Tooth decay is the most common chronic disease of childhood. Preventive dental care, including annual dental visits, is essential for optimal oral health. Colorado children needlessly miss hours of school due to mouth pain. CHAS findings show that approximately 66,300 additional children had dental insurance in 2011 than 2008-2009. Even so, approximately 41,500 fewer children accessed dental services. This suggests that dental insurance, while important, is just one factor affecting children’s access to oral health care. The percentage of Colorado children living at the lowest level of income and without dental insurance decreased from 31.6 percent in 2009 to 24 percent in 2011, a decline of approximately 20,400 children (see Graph 8). This may be due to efforts to increase enrollment in public programs for eligible children.

Graph 8. Dental Uninsured Rate, Ages 0-18,

Colorado, 2008-2009 and 2011

Federal Poverty Level

Children’s Oral Health

More than 400% FPL 251% to 400% FPL

17.4% 16.5% 25.5% 19.6%

134% to 250% FPL

25.2% 25.7%

0% to 133% FPL

31.6% 24.0%

0% 10% 20% 30% 40% 50% 60% 70% 80% 90% 1 2008-2009


Percentage of Age 0-18

Although coverage increased, the percentage of Colorado children who visited a dental professional saw a statistically significant decrease from 75.9 percent in 2008-2009 to 70.9 percent in 2011 (see Graph 9).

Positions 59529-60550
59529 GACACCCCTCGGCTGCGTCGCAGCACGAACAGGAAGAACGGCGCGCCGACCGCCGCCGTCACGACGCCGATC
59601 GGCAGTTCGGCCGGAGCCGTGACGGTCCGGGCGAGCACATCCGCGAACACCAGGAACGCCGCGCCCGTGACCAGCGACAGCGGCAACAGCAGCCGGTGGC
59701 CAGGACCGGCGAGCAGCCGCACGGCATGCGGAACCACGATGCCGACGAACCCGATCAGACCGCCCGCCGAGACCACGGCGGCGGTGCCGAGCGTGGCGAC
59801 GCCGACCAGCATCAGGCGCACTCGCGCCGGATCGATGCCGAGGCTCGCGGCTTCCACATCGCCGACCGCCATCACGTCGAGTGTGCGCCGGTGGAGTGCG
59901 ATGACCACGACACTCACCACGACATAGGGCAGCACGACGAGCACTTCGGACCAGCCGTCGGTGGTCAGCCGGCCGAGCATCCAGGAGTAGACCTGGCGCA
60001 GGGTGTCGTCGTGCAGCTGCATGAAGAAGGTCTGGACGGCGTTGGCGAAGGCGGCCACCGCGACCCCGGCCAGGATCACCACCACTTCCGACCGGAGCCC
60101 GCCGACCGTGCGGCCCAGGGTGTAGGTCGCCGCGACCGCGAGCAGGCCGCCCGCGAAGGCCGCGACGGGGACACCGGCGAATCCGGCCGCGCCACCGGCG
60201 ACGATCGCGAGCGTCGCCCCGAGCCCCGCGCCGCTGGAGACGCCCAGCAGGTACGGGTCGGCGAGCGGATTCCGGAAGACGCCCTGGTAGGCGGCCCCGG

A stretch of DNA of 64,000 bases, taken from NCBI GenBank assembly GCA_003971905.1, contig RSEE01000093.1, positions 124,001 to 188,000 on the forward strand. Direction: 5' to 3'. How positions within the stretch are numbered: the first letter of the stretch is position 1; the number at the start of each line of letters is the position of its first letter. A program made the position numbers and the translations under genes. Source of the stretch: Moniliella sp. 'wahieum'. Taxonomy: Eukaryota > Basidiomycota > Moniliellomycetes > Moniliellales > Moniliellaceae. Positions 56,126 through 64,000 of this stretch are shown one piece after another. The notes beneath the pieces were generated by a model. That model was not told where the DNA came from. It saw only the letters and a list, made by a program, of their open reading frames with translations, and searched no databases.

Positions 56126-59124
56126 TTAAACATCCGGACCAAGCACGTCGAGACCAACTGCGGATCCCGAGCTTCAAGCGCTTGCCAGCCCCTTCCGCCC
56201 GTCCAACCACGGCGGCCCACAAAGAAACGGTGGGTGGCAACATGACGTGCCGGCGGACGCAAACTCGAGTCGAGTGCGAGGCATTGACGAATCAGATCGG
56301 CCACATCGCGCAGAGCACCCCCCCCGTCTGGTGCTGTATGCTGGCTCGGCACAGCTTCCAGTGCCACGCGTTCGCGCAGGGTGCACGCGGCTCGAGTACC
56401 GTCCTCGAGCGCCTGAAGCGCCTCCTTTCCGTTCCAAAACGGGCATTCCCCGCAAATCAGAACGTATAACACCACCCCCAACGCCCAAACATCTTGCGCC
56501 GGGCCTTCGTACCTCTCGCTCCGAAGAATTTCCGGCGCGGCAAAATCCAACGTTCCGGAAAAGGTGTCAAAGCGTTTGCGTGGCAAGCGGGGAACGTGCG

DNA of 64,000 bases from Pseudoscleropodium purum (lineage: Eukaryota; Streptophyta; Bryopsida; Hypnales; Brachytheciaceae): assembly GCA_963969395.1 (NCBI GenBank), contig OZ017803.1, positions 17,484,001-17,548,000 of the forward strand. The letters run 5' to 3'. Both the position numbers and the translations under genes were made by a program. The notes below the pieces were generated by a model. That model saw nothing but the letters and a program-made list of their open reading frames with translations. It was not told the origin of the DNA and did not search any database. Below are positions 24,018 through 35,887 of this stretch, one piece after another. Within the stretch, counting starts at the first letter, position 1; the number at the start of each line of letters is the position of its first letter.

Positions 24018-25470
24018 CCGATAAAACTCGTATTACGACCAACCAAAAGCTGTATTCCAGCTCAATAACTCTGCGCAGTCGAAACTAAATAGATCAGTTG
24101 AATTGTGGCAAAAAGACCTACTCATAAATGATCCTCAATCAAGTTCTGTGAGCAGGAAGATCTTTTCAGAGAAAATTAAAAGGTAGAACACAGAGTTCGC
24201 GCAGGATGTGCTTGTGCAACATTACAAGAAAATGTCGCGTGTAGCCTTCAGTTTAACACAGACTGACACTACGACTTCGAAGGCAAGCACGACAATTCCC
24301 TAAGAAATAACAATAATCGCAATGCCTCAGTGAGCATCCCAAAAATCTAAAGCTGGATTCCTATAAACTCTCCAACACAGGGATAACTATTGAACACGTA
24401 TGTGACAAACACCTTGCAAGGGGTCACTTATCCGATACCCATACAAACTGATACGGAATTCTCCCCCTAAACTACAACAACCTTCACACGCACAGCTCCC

Dental Uninsured

According to the Colorado Department of Health Care Policy and Financing, 45 percent of children covered by Medicaid received preventive dental services.17 Many factors may influence utilization of dental care by children, including parental use of dental services and oral health literacy as well as availability of dental providers who accept public insurance or render affordable services. Only one in four practicing dentists in Colorado accepts Medicaid.18

Graph 9. Visited a Dental Professional, Ages 0-18, Colorado, 2008-2009 and 2011

24.1% NO

29.1% NO 75.9% YES



70.9% YES



Policy Implications and Opportunities Integrating Dental and Health Insurance

Integrating dental and health insurance may increase access to dental care. CHAS data show that more people have health insurance than dental insurance, so making them one integrated package may increase access. However, bringing separate dental and medical insurance plans together poses a challenge for commercial health insurers. Insurers have different claims payment processes, provider networks and benefit structures such as deductibles, cost-sharing and benefit maximums.15 Beginning in 2014, the Affordable Care Act requires that individual and small group insurance plans offer a package of health care services, including pediatric dental care. These oral health services may be offered through a medical plan or in a separate dental policy.

Expanding Coverage to Address Cost